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Human rights groups and criminal justice organizations are criticizing President Barack Obama's nomination of Stacia A. Hylton for director of the U.S. Marshals Service because of her ties to the for-profit prison industry.

Hylton was a 29-year career employee of the Justice Department until she left her post earlier this year and accepted $112,500 in consulting fees from the GEO Group, a for-profit prison industry group. Hylton awarded contracts worth up to $88 million to the GEO Group during her nearly six years as DOJ's Federal Detention Trustee, according to a press release. The GEO Group is the second largest operator of for-profit prisons in the United States.

"Sounds like the fox watching the henhouse to me," Ken Kopczynski, the director of the nonprofit watchdog group Private Corrections Working Group, told TPMmuckraker.

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1||President Barack Obama was in Seoul, South Korea this week, attending the G-20 world summit with other world leaders.|| YOUNG HO/SIPA/Newscom&&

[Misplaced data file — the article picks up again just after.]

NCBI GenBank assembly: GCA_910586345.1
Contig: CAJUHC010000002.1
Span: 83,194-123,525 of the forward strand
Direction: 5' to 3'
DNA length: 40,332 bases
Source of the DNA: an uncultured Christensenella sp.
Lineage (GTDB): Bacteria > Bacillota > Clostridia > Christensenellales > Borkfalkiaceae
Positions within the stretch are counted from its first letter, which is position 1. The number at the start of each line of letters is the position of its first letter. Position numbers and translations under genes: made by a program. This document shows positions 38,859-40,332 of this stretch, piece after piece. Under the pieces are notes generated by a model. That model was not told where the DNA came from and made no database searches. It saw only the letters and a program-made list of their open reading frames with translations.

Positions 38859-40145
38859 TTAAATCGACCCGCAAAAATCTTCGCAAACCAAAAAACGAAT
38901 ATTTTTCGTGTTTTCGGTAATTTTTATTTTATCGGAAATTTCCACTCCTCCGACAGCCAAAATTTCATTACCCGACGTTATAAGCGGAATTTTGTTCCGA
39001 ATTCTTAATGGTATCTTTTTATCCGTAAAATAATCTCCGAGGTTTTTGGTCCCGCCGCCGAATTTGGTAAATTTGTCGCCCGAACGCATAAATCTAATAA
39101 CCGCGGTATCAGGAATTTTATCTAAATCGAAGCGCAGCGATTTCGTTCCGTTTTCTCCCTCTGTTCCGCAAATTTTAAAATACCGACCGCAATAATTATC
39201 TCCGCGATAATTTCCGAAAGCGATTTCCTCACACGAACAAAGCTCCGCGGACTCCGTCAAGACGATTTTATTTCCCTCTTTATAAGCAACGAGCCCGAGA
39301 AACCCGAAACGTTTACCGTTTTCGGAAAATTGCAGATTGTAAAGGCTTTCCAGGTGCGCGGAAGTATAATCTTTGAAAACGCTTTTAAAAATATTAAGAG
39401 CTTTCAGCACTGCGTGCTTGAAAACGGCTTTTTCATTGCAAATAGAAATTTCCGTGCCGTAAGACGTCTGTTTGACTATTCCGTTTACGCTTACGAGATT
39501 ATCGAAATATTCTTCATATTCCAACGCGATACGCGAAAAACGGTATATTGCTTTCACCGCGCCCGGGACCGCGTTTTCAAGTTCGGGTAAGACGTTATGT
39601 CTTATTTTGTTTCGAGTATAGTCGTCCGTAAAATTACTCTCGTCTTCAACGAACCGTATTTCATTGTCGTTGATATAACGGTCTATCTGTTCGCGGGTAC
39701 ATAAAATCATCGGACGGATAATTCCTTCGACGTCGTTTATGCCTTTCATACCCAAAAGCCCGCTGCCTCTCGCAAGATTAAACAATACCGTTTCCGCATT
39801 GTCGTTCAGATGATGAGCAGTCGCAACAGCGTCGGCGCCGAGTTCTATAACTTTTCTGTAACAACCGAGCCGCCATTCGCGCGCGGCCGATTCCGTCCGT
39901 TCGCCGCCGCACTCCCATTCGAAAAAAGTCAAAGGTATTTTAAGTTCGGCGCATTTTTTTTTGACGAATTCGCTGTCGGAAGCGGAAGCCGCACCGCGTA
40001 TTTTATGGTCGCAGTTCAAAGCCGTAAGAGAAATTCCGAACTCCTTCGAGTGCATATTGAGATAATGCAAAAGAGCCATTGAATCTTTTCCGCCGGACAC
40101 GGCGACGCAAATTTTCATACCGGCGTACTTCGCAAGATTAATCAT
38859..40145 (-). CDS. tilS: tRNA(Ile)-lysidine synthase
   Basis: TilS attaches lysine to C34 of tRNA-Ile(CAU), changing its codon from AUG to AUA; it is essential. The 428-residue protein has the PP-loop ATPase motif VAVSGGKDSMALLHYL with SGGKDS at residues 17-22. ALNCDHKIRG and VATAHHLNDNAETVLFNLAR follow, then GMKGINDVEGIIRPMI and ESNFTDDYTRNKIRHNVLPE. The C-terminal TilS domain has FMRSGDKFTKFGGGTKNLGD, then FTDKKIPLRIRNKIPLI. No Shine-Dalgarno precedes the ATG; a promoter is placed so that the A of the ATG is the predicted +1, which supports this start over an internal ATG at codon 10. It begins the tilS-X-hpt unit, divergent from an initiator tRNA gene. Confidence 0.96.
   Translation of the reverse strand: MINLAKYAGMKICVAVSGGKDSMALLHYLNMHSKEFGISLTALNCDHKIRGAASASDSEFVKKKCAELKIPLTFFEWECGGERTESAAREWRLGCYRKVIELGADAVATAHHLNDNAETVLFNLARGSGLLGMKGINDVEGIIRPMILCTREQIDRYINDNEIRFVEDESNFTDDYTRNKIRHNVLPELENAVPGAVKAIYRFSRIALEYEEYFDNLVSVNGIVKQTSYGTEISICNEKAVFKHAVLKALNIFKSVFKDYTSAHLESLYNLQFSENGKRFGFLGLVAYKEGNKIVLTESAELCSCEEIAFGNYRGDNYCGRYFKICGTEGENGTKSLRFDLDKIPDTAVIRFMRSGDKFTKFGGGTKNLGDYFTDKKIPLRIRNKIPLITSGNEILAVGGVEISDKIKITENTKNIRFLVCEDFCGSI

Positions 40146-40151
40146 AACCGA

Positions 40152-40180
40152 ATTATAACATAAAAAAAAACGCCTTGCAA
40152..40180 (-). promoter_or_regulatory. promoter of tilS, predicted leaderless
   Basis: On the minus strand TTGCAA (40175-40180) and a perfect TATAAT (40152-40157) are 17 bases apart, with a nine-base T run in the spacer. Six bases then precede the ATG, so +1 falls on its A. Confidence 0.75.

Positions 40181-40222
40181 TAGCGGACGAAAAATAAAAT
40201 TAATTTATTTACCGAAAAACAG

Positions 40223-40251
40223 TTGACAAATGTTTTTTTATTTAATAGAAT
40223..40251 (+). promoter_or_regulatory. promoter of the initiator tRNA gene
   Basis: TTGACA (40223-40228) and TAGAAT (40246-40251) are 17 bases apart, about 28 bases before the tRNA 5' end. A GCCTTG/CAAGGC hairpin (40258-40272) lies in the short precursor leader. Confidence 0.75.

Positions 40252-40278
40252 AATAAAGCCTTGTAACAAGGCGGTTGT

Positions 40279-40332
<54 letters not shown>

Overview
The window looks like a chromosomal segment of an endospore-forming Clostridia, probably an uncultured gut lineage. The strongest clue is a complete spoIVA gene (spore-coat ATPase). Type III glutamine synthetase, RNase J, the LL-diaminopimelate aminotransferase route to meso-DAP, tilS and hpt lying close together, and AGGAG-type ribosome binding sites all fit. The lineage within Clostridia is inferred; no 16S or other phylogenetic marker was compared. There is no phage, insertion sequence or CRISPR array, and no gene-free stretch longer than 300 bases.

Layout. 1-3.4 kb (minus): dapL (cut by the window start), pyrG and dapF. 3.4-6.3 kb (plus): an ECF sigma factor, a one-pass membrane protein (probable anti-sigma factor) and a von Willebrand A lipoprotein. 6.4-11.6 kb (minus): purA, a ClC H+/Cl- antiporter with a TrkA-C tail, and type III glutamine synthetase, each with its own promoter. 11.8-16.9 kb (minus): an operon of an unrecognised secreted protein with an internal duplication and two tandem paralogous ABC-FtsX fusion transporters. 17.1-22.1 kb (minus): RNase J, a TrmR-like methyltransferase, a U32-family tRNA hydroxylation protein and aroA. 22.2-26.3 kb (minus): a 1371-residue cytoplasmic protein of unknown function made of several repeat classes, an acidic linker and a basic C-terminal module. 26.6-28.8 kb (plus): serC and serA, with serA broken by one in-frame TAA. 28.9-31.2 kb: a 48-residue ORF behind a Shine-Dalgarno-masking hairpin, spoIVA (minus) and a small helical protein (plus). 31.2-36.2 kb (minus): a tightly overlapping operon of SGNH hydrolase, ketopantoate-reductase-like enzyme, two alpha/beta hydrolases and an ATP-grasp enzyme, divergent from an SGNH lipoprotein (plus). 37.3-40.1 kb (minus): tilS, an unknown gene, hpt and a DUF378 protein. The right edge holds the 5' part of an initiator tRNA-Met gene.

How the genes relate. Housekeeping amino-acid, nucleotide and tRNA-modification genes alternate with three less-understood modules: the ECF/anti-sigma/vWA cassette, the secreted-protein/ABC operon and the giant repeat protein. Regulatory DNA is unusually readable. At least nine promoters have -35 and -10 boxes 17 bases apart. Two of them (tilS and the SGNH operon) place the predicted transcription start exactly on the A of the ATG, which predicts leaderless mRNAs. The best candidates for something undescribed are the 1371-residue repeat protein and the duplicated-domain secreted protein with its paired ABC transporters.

2|| South Korean President Lee Myung-bak (center) delivers a speech at the opening session of the summit.||GREENFIELD/SIPA/Newscom&&

3|||| YOUNG HO/SIPA/Newscom&&

4||From left: Mexican President Felipe Calderón, Argentina President Cristina Fernández de Kirchner and President Obama.||JuanJo Martin/EFE/Newscom&&

5||||Yonhap News/YNA/Newscom&&

6||President Obama and Russian President Dmitry Medvedev.||YOUNG HO/SIPA/Newscom&&

7||President Obama and South Korean President Lee Myung-bak.||YOUNG HO/SIPA/Newscom&&

8||President Obama and French President Nicolas Sarkozy.||YOUNG HO/SIPA/Newscom&&

9||Saudi Arabia's Foreign Minister Prince Saud Al Faisal and President Obama.|| YOUNG HO/SIPA/Newscom&&

10||President Obama and Turkish Prime Minister Recep Tayyip Erdoğan.||JuanJo Martin/EFE/Newscom&&

11||President of Indonesia Susilo Bambang Yudhoyono and President Obama.|| YOUNG HO/SIPA/Newscom&&

12||President of Brazil Luiz Inácio Lula da Silva and President Obama.||YOUNG HO/SIPA/Newscom&&

13|| || &&

14||||YOUNG HO/SIPA/Newscom&&

15||President Obama and South Korean President Lee Myung-bak.||YOUNG HO/SIPA/Newscom&&

16||President Obama and Chinese President Hu Jintao.||Liu Jiansheng/Xinhua/Photoshot/Newscom&&

17|| ||imago stock&people/Newscom&&

Republican Joe Miller's fight over the Alaska Senate write-in count just got a little help from an old friend. Sarah Palin's SarahPAC donated $5,000 to Miller's campaign yesterday, The Associated Press reports.

Miller beat Sen. Lisa Murkowski in the Republican primary, but now appears to trail her write-in campaign in the general election. Write-in ballots are currently being examined to see how many are for Murkowski.